Deregulation and Increased Competition

The electric power industry is a case in point. The USD 500 billion US and European electric power industries are being deregulated to allow for increased competition in wholesale generation and retail energy services. This is driving the development and deployment of technologies that improve energy efficiency, reduce costs to customers and respond to customer demand for improved power quality. One example is distributed generation, which enables customers to manage and produce their electricity on site, recover waste heat for other purposes, and reduce their vulnerability to grid-related power disruptions. Sales of emerging distributed energy technologies,

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such as fuel cells microturbines and photovoltaics are expected to grow at 12 per cent annually, exceeding USD 10 billion in sales by the year 2010. In contrast, sales of traditional power equipment are growing at only 2 per cent annually.

Renewable Energy 101

Renewable Energy 101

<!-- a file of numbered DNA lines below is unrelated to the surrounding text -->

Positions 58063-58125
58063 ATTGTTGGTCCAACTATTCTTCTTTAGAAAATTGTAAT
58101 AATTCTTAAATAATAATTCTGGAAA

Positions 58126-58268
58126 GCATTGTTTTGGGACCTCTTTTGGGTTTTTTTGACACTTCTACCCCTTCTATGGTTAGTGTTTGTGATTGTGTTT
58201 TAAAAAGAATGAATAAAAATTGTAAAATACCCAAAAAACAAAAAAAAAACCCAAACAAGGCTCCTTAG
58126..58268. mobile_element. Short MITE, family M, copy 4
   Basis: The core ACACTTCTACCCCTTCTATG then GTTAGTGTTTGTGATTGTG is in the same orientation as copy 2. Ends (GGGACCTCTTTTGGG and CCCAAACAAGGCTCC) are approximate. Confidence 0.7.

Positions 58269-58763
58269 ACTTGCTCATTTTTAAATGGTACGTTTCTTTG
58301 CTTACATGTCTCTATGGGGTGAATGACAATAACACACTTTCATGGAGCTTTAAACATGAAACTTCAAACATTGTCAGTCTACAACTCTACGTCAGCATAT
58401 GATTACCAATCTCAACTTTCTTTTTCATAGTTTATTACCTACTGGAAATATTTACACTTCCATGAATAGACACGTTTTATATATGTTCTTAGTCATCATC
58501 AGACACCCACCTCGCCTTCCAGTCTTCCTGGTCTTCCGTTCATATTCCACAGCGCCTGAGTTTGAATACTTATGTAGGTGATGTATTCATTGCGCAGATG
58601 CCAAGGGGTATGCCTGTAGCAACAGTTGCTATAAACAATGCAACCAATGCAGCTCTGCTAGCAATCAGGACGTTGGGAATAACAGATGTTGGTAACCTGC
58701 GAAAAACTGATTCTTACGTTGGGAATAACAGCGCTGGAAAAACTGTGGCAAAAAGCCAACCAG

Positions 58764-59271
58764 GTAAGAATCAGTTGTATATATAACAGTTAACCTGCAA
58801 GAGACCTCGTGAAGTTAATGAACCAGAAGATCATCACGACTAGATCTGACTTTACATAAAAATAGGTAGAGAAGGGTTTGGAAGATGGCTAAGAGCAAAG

Renewable energy is energy that is generated from sunlight, rain, tides, geothermal heat and wind. These sources are naturally and constantly replenished, which is why they are deemed as renewable. The usage of renewable energy sources is very important when considering the sustainability of the existing energy usage of the world. While there is currently an abundance of non-renewable energy sources, such as nuclear fuels, these energy sources are depleting. In addition to being a non-renewable supply, the non-renewable energy sources release emissions into the air, which has an adverse effect on the environment.

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